September
07
 

Human exceptionalism is for the birds

Here’s something we missed about the uniqueness of human beings. In July the Francis Crick Memorial Conference, at Cambridge University, decided that we aren’t as exceptional as we once believed. At the conference a group of people, mostly experimental neuroscientists, tried to put  to rest preconceived notions of human exceptionalism. They issued a manifesto, the Cambridge Declaration on Consciousness in Non-Human Animals. It states:

“The absence of a neocortex does not appear to preclude an organism from  experiencing affective states. Convergent evidence indicates that  non-human  animals have the  neuroanatomical,  neurochemical, and neurophysiological substrates of conscious states along with  the capacity to exhibit intentional behaviors. Consequently, the weight of evidence  indicates that  humans are not unique in possessing the neurological substrates that generate consciousness. Nonhuman animals, including all mammals and birds, and many other creatures, including octopuses, also  possess these neurological substrates.”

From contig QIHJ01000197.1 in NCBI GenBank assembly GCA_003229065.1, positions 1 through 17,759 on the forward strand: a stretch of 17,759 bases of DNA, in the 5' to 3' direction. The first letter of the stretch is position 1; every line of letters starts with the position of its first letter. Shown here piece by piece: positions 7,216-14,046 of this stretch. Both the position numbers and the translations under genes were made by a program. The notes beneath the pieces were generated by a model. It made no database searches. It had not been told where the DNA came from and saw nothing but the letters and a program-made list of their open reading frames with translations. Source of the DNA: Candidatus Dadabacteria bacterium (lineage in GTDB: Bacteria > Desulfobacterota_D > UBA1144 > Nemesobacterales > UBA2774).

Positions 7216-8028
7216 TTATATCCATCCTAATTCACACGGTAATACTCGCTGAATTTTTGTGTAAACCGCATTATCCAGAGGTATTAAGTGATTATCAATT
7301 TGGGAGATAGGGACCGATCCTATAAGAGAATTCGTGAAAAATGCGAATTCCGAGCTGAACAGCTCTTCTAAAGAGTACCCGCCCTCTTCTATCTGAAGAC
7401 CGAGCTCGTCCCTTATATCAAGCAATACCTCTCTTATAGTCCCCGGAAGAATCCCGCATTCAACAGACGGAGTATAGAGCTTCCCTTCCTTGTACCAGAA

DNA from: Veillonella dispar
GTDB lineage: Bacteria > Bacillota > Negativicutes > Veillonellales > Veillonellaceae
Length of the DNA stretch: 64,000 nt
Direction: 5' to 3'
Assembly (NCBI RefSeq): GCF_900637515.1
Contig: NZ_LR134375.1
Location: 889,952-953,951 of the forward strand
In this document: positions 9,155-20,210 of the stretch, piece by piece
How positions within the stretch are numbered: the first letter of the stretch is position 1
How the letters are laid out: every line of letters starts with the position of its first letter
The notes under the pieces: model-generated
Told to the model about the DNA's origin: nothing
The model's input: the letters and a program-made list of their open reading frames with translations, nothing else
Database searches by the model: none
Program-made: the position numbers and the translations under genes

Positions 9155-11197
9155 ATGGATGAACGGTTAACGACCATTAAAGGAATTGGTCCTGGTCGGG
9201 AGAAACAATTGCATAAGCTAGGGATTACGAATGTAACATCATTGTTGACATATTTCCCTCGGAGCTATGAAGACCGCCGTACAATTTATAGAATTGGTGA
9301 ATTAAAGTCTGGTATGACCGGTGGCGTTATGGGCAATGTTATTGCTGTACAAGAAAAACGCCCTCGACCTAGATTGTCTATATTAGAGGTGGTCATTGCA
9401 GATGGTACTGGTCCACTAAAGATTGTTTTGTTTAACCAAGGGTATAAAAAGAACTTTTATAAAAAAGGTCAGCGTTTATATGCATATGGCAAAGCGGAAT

This article is published by Michael Cook and BioEdge.org under a Creative Commons licence. You may republish it or translate it free of charge with attribution for non-commercial purposes following these guidelines. If you teach at a university we ask that your department make a donation. Commercial media must contact us for permission and fees. Some articles on this site are published under different terms.

comments powered by Disqus
 

 Search BioEdge

 Subscribe to BioEdge newsletter
rss Subscribe to BioEdge RSS feed

 Best of the web

 Recent Posts
Swiss suicide tourism doubles in four years
23 Aug 2014
Divergent approaches to treating Ebola
23 Aug 2014
War in Gaza prompts war in The Lancet
23 Aug 2014
Should we compensate organ donors?
23 Aug 2014
What students think about conscientious objection
23 Aug 2014